Sterno Vaporizer: This Sterno Vaporizer is a compact, quick-heating outfit consisting of Sterno Folding Stove, blue-enameled, non-corroding Vaporizer and Sterno Canned Heat. No Gas or Electricity Needed. $1.50

Living 50 miles inland from the Texas Gulf Coast, hurricanes and the possible ensuing tornados are more of a threat than earthquakes or ice storms. I was five years old when Hurricane Carla, a storm of Category 4 strength, came to town. My most vivid memory about that event was the fact that my mother had freshly brewed coffee despite the pounding rain, high winds and lack of power. I remember a clear glass, probably Pyrex, coffee pot, that I'm willing to bet was fueled by a can of Sterno.

It probably wouldn't hurt for me to invest in a Sterno Emergency Kit. Like my mother before me, I believe that any storm can be weathered as long as there's fresh coffee.

January 13, 2008

Quaker Sugar

It's Fun to Cook with Quaker Sugar (not dated, 36 pages) was a promotional recipe booklet published sometime in the late 1940s or 1950s. It's filled with recipes for cakes, fillings and frostings, cookies and pies, quick breads, desserts and candies, jams and jellies and fruits and beverages.

Up until the end of 1947, Quaker Sugar was a brand of the Philadelphia Sugar Company. It was manufactured by the Pennsylvania Sugar Division of the National Sugar Refining Co beginning in 1948. The packaging of the product shown in the illustrations of this booklet reflects the latter brand ownership.

The front of the booklet tells how the sugar cane was grown in Cuba and transported from the fields to the sugar mill in oxen-drawn carts. The sugar cane was cut and crushed to extract the juice and then cleaned of impurities. The raw sugar, which looked something like wet sawdust, was then packed into burlap bags where it was loaded on to New York-bound ships. After further refining at the sugar refineries in New York and Philadelphia it was packaged by machines. It was then loaded onto trucks to be distributed to grocery stores throughout the country.

The above process is illustrated by a series of black and white photographs. The packaging machines and their operators are shown in the photo below.

The booklet states that there was "A Quaker Sugar for every purpose." Small color illustrations are shown of Granulated, Verifine, Light Brown, Dark Brown, Confectioners' Super X and Tablet varieties. The white sugar was packaged in red boxes and the brown sugar in brown boxes. The product packages are shown in a group on the rear cover.

Under the title "Some Facts You Should Know About Sugar," the company worked to dispel any negative thinking related to sugar consumption:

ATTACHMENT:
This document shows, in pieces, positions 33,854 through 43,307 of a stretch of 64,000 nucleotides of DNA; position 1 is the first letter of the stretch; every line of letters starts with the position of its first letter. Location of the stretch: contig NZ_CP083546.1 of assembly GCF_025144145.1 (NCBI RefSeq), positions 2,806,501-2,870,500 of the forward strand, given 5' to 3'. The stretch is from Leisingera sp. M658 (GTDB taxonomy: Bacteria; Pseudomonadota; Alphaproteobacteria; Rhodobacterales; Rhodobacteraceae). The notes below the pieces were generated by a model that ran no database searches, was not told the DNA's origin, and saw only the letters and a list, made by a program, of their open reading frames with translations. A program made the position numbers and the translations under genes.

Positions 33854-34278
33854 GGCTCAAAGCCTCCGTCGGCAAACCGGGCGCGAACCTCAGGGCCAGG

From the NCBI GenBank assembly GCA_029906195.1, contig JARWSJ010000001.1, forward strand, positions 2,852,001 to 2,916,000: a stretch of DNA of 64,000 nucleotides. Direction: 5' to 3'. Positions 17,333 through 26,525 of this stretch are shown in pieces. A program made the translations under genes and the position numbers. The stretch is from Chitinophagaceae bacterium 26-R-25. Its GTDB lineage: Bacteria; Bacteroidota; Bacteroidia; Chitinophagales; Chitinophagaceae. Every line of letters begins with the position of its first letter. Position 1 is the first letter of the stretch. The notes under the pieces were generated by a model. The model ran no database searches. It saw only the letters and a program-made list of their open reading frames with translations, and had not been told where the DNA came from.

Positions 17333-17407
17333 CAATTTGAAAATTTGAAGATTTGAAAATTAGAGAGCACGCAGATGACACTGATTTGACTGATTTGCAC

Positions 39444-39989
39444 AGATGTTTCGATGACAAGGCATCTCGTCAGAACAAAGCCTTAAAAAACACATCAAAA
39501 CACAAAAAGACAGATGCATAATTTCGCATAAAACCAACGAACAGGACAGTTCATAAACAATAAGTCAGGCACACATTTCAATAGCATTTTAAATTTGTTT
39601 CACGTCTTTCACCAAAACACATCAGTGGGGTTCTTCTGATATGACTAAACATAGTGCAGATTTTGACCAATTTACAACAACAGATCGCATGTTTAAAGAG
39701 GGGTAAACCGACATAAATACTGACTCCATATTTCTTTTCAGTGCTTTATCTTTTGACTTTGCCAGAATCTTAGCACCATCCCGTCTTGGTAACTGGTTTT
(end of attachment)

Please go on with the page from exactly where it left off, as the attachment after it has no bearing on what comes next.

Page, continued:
• Sugar is a wholesome food.
  • Eat sugar for energy.
  • Is sugar fattening? [No]
  • Is sugar harmful to teeth? [Don't blame sugar]
This sugar facts page is illustrated with small black and white illustrations. In the one here, a mother, wearing a sundress and high heels is waving goodbye to her children as they go off to school or play.

The pages of the booklet are also decorated with small line drawings of a woman in Quaker garb baking and serving desserts or pies and whatnot.

There are also eight full-page color photographs of many of the prepared dishes. Four of the pages display dishes that could be appropriate for each of the four seasons. "Summer" is shown below and pictures the Lemon Chiffon Pie, Meringues, a Refrigerator Cake made with strawberries and vanilla wafers, Mint Ice and tall glasses of Plantation Punch.


(Serves about 8)

1 quart strawberries
1 cup Quaker Granulated Sugar
1 teaspoon lemon juice
1 tablespoon gelatin
3 tablespoons cold water
1 cup heavy cream, whipped
24 vanilla wafers

1. Wash, hull and slice strawberries.
2. Add Quaker Granulated Sugar and lemon juice
3. Line greased loaf pan with waxed paper. Soften gelatin in water. Dissolve over hot water.
4. Drain juice from berries and add to gelatin. Stir into whipped cream. Fold in berries.
5. Cover bottom of pan with mixture. Add layer of wafers, alternately in this way until all strawberry mixture is used, finishing with layer of wafers.
6. Chill overnight in coldest part of refrigerator. Turn out on platter. Remove waxed paper.
7. Garnish with sliced strawberries and whipped cream, if desired.

There are several recipes for jams, jellies and preserves. The photo below pictures a five pound box of Quaker Sugar with jars of Grape Jelly, Canned Pears and Sweet Watermelon Pickles.

January 08, 2008

Easy Elegant Desserts

Even though the holidays are over and interest in holiday recipes slacks off some, there are still people searching for these types of recipes.

Easy Elegance - A Celebration of Desserts and Holiday Entertaining (1995, 16 pages) contains a variety of dessert, cookie and candy recipes from several different food companies. I have seen different versions of this same booklet published over the years.

The sponsors usually always include Diamond Walnuts and Nestle, and in this particular year, also Land O Lakes, Sunmaid, Mazola, Kingsford's, Argo and Hellmann's. If I remember correctly these booklets are some of the ones set out in the supermarket aisle displays during November and December.

Of course, there's no law that says you have to use these recipes only during the holidays. Many of them, if not all, would be good any time of the year. The photographs make me hungry right now, for instance.

I like this booklet because it contains clues to other booklets. On the last page is an offer with instructions for ordering more food company cookbooks.

These booklets range in price from $1.50 to $2.99 and your money is mailed in to the promotion fulfillment center in Young America, MN.

The booklets available here are:

  • Nestle Toll House Best Loved Cookies

  • Libby's Homebaked Goodness

  • Diamond Walnut Collection

  • Argo & Kingsford's Corn Starch Stir Crazy

  • Land O Lakes Our Best Desserts
Many times, the only place you might find out about a new recipe booklet is the advertisement on another booklet like this. In the case of older booklets that are sometimes undated, these offers help narrow down the publication dates. Thankfully, most modern booklets and pamphlets are dated.